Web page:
I am Neuroscience PhD, a humanist, skeptic, feminist, avid reader, science enthusiast, woolly-liberal über-nerd, and, as of October 2015, father to the Lykketroll.

I moved from England to Norway in January 2012 and live in Lørenskog with my wife, the Lykketroll, and our two aging rescue cats, Socrates and Schrödinger. 

I am on paternity leave from the 4th of July to the 18th of November. 

The job I am on leave from is as an  Associate Professor and Head of Studies at the Oslo and Akershus University College of Applied Sciences. My background is in child neurodevelopment (my PhD looked into the relationship between fatty acids like omega-3 and cognitive development in young children) but I now work on a hodge-podge of things roughly within the field of Universal Design of ICT 50% of the time, the other 50% of my time I am Head of the 'General' Studies (Allmenn in Norwegian) Unit, which is comprised of around 24 academics within a range of fields, including mathematics, physics, Norwegian, and technology and leadership.

In between working and doing the usual dad things,  I like hiking and running in the beautiful Norwegian outdoors, cooking and playing video games. 

If I believed in souls I would say that mine was born in Norway. 

I plan to sleep when I'm dead.

Autograph hunting, update

I've returned from my first visit to the UK since I moved to Norway six months and ago and managed to dig out some more books from my parent's attic to drag back with me. I posted a list of all the atheist/sketpic/humanist/scientists I had managed to stalk a little while back and I've managed to root out a few more signed books, two of which, The God Delusion and The Meaning of Things have been massively influential to me.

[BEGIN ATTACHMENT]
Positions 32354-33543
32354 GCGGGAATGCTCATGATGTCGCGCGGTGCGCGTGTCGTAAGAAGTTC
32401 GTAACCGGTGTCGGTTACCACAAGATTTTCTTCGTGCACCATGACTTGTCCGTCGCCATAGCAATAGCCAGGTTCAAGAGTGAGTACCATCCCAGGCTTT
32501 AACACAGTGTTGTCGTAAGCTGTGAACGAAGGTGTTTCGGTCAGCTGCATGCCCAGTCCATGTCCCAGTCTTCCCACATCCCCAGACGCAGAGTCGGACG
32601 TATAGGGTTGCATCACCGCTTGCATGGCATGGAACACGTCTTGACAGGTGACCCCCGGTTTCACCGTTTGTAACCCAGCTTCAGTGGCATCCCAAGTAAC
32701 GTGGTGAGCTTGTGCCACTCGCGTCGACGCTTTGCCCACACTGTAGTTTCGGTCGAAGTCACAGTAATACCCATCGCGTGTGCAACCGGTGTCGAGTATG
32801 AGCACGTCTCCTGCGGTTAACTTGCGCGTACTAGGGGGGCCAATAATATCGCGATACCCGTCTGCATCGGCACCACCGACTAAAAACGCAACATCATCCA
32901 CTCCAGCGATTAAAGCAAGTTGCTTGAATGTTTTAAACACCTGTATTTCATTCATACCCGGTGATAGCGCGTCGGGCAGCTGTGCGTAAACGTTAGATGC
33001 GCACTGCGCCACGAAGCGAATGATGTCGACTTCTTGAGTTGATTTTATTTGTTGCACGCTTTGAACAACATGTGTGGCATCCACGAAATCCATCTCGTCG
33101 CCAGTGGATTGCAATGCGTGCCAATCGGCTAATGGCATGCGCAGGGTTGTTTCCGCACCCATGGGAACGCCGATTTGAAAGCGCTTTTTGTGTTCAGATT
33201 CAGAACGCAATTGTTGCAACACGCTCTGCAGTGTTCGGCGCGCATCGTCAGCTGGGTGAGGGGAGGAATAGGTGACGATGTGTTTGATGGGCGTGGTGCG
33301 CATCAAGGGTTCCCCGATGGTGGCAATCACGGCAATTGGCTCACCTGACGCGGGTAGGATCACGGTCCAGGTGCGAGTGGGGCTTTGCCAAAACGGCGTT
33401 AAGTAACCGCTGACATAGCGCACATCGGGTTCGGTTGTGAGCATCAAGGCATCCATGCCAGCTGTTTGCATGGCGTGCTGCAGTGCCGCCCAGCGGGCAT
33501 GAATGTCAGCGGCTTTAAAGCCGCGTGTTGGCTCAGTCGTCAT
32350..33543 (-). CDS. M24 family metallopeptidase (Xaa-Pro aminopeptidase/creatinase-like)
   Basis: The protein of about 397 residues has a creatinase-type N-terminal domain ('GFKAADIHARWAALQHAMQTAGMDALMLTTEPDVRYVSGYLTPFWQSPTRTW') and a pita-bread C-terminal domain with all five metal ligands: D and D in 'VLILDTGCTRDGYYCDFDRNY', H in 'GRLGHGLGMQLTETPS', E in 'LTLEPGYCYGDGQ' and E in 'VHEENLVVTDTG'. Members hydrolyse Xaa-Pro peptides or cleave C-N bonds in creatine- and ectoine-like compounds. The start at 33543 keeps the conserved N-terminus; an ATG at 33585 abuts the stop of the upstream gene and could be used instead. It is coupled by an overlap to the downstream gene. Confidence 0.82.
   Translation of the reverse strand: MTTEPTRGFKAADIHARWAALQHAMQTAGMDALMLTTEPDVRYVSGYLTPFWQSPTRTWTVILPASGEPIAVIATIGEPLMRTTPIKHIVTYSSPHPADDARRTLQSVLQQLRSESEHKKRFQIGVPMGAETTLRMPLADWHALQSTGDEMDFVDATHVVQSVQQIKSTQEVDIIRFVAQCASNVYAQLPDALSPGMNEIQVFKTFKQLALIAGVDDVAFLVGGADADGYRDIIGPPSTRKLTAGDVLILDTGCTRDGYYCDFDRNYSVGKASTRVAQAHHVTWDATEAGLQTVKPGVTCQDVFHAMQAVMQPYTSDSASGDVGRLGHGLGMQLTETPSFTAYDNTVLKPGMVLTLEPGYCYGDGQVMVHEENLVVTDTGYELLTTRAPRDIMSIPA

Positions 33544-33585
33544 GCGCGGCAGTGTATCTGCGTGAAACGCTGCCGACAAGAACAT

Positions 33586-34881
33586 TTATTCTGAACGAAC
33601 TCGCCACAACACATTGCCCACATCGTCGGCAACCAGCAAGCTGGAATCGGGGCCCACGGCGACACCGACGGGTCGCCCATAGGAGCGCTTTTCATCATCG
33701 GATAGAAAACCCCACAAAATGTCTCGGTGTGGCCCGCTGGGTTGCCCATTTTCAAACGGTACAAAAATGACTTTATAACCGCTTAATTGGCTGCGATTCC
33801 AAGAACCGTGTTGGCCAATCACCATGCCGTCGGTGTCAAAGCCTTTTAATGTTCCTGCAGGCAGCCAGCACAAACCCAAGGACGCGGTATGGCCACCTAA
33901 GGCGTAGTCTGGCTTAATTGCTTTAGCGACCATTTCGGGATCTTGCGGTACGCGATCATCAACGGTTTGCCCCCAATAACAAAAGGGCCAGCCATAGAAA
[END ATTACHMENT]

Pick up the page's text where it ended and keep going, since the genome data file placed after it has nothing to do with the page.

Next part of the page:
The Meaning of Things by AC Grayling, at the Press Launch for the National Federation for Atheist, Humanist and Secular Student Societies  (AHS) back in February 2009. It's Grayling's wonderfully thoughtful and accessible little essays that first got me seriously thinking about, well, the meaning of things.  

The God Delusion by Richard Dawkins, also at the AHS Press Launch. Opinion might be divided about Dawkins' strident ways but, as with many other people I imagine, this was the book that solidified my atheism, and I guess made me more vocal about my love of science, lack of belief in God and critical views of religion.

The Moral Landscape by Sam Harris, at a conversation with Richard Dawkins in April 2009, where two of The Four Horsemen talked about how science might unravel and explain morality. Whilst I'm not sure I agree with Harris' ideas completely, it was great to hear the two talk them through in the beautiful arena of Oxford's Sheldonian Theatre. 

What is humanism?

National Trust respond to Giant's Causeway controversy